12. 12. Lymphocytes. A scanning electron micrograph showing lymphocytes (yellow, like cotton candy), red blood cells, and platelets. (Copyright Dennis Kunkel Microscopy, Inc.)Foreign substance (non self)= antigenes (infectious agents X noninfectious substance:pollens, foods, transplant tissue) Specific immune cells Lymphocytes B and T
  13. 13. Lymphoid tissues - Sites of B cells and T cells differentiation Immature lymphocytes migrate through primary lymphoid tissues: bone marrow – for B lymphocytes thymus – for T lymphocytes Mature B and T lymphocytes rich the secondary lymphoid tissues
  14. 14. The peripheral lymphoid organs contain a mix of B and T cells in different stages of differentiation: 1 2 3▶ naive – mature cells ▶ effector cells ▶ memory cells– they didn’t encounter the – they have been – long-lived survivorscognate antigen activated by their of past infections cognate antigen → active in pathogen elimination
  15. 15. Immunogen = a molecule or molecular fragment CAN bind with antibodies or antigen B and T cells receptors induce an immune responseALL Immunogens = AntigensNOT ALL Antigens = Immunogens(ex: urushiol from the ivy poison)
  16. 16. Immunogenicity includes:foreignness to the hostadequate sizesufficient quantity Criteria used in developing vaccines => which must be highly immunogenic to produce protective immune responses against pathogenic microorganisms
  17. 17. Humoral and Cell-Mediated Immunity Humoral immunity deals with infectious agents in the blood and body tissues managed by B-cells (with help from T-cells) Cell-Mediated immunity deals with body cells that have been infected managed by T-cells
  18. 18. Humoral immune system= the antibody-mediated system because of its use of specific immune-system structures called antibodies
  19. 19. Humoral immune systemActivation phase Ingestion (phagocytosis) of foreign matter by macrophages Digest the infectious agent and then display some of its components on their surfaces Cells called helper-T cells - recognize this presentation, activate their immune response, and multiply rapidlyEffector phase Activated helper-T cells use chemical signals to contact B-cells B-cell descendants become either plasma cells or B memory cells The plasma cells manufacture huge quantities of antibodies that will bind to the antigen and prime it for destruction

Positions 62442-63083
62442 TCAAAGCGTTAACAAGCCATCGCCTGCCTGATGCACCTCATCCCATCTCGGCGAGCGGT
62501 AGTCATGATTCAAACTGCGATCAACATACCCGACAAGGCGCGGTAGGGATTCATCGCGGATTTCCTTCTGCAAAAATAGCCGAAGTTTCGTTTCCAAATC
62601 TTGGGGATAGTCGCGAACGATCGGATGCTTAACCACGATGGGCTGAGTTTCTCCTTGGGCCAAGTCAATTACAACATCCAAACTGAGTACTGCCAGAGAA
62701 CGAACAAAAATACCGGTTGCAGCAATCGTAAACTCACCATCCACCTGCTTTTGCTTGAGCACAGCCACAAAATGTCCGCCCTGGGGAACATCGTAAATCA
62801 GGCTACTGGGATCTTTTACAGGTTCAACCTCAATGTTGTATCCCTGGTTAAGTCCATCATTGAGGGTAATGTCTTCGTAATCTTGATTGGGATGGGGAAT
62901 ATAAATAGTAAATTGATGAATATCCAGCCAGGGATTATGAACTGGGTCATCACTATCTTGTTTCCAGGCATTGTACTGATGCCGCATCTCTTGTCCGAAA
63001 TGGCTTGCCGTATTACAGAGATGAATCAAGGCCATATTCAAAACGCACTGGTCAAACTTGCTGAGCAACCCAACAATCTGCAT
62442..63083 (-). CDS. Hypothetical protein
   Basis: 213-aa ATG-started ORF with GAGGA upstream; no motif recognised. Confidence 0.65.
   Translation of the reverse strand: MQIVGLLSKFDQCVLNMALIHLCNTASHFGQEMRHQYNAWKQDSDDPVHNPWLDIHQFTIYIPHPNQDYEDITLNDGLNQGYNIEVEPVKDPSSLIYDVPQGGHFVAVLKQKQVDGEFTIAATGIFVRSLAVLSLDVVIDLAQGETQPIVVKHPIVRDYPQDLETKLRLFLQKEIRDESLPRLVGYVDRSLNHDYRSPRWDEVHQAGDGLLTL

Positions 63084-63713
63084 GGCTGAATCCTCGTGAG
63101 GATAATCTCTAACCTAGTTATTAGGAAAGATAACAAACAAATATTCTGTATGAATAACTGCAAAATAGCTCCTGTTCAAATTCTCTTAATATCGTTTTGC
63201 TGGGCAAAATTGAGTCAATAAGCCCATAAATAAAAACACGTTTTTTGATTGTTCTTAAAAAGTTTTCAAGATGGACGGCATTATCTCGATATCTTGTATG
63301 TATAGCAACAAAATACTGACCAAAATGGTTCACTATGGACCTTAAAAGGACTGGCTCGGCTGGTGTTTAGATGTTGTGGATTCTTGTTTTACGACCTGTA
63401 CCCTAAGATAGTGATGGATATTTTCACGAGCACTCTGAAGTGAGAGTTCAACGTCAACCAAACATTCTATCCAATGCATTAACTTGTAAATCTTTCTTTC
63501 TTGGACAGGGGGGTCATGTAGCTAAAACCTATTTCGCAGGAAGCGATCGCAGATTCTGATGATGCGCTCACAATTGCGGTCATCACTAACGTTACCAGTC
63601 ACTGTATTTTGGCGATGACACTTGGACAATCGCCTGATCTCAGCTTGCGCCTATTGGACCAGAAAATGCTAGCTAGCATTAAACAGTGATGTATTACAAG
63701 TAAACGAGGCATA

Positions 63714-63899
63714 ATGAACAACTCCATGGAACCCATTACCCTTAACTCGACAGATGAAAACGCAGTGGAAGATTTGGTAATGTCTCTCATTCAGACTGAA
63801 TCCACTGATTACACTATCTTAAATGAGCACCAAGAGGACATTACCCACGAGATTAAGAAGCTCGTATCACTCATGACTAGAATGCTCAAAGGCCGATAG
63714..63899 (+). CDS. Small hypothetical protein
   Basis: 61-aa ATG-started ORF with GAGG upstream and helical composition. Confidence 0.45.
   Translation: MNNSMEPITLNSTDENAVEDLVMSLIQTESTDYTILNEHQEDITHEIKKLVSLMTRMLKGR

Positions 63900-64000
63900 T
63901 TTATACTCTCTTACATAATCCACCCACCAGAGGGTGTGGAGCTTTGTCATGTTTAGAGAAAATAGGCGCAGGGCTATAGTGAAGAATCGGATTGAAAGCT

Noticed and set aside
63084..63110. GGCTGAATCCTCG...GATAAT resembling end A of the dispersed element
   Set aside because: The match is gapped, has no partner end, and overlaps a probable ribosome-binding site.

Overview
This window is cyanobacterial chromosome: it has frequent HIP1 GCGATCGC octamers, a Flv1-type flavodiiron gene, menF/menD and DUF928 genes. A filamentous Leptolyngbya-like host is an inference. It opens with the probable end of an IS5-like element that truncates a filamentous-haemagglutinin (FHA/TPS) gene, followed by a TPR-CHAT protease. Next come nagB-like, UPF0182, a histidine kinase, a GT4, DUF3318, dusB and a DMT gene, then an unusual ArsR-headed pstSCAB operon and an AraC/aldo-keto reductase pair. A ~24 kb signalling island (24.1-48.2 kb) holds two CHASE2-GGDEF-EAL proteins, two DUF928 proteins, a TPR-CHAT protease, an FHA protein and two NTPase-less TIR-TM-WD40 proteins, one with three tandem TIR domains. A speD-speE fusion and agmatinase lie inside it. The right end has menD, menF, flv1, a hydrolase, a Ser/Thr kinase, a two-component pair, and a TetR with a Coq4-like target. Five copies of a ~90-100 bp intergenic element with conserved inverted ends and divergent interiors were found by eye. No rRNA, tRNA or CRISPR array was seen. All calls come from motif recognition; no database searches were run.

20. 20. The Cell-Mediated System killer-T cells recognize components of the foreign matter material on the surfaces of the infected body cells destroy the invaders (primary response) T memory cells secondary responsehttp://www.trinity.edu/lespey/biol1307/lectures/lect1/lect1.html
  21. 21. Secondary Immune Response - Memory
  22. 22. Immunity as an AdaptationThe Human Immune System= important evolutionary adaptation allows humans to better cope with an often hostile environmenta highly favorable adaptation for the humanto protect the human cellular machineryfrom benefiting parasitical organismsinstead of human cells
  23. 23. Disorders of human immunity Immunodeficiency= one or more of the components of the immune system are inactive: Humoral immune deficiency – hypogammaglobulinemia T cell deficiency – acquired immune deficiency syndrome Granulocyte deficiency – granulocytopenia/agranulocytosis Asplenia Complement deficiency
  24. 24. Disorders of human immunity Autoimmunity= overactive immune response the immune system fails to properly distinguish between self and non-self, and attacks part of the body
  25. 25. Disorders of human immunity HypersensitivityOccasionally – inappropriate response of immune system to the presenceof antigen Four different types of hypersensitivity: Type I: Immediate Hypersensitivity Ex: Allergies to penicillin, insect bites,etc Type II: Cytotoxic Hypersensitivity Ex: Pemphigus, Autoimmune hemolytic anemia (AHA), Goodpastures syndrome Type III: Immune Complex Hypersensitivity Ex: Serum sickness Type IV: Delayed Hypersensitivity